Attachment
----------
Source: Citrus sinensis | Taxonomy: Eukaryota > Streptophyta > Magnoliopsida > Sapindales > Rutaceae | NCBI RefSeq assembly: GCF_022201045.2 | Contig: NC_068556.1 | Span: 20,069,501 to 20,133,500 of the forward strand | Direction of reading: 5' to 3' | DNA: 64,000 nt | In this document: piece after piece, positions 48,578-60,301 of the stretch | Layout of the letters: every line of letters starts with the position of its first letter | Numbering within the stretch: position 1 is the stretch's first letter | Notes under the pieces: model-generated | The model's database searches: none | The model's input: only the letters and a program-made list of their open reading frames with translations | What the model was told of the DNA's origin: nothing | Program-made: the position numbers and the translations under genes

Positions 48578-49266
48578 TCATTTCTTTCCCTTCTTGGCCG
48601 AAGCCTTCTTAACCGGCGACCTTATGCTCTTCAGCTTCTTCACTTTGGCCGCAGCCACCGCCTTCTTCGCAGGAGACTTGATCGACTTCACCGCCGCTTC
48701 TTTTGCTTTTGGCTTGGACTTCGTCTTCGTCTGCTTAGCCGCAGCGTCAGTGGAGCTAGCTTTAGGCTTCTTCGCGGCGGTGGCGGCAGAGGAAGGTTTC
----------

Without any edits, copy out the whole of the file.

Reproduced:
Source: Citrus sinensis | Taxonomy: Eukaryota > Streptophyta > Magnoliopsida > Sapindales > Rutaceae | NCBI RefSeq assembly: GCF_022201045.2 | Contig: NC_068556.1 | Span: 20,069,501 to 20,133,500 of the forward strand | Direction of reading: 5' to 3' | DNA: 64,000 nt | In this document: piece after piece, positions 48,578-60,301 of the stretch | Layout of the letters: every line of letters starts with the position of its first letter | Numbering within the stretch: position 1 is the stretch's first letter | Notes under the pieces: model-generated | The model's database searches: none | The model's input: only the letters and a program-made list of their open reading frames with translations | What the model was told of the DNA's origin: nothing | Program-made: the position numbers and the translations under genes

Positions 48578-49266
48578 TCATTTCTTTCCCTTCTTGGCCG
48601 AAGCCTTCTTAACCGGCGACCTTATGCTCTTCAGCTTCTTCACTTTGGCCGCAGCCACCGCCTTCTTCGCAGGAGACTTGATCGACTTCACCGCCGCTTC
48701 TTTTGCTTTTGGCTTGGACTTCGTCTTCGTCTGCTTAGCCGCAGCGTCAGTGGAGCTAGCTTTAGGCTTCTTCGCGGCGGTGGCGGCAGAGGAAGGTTTC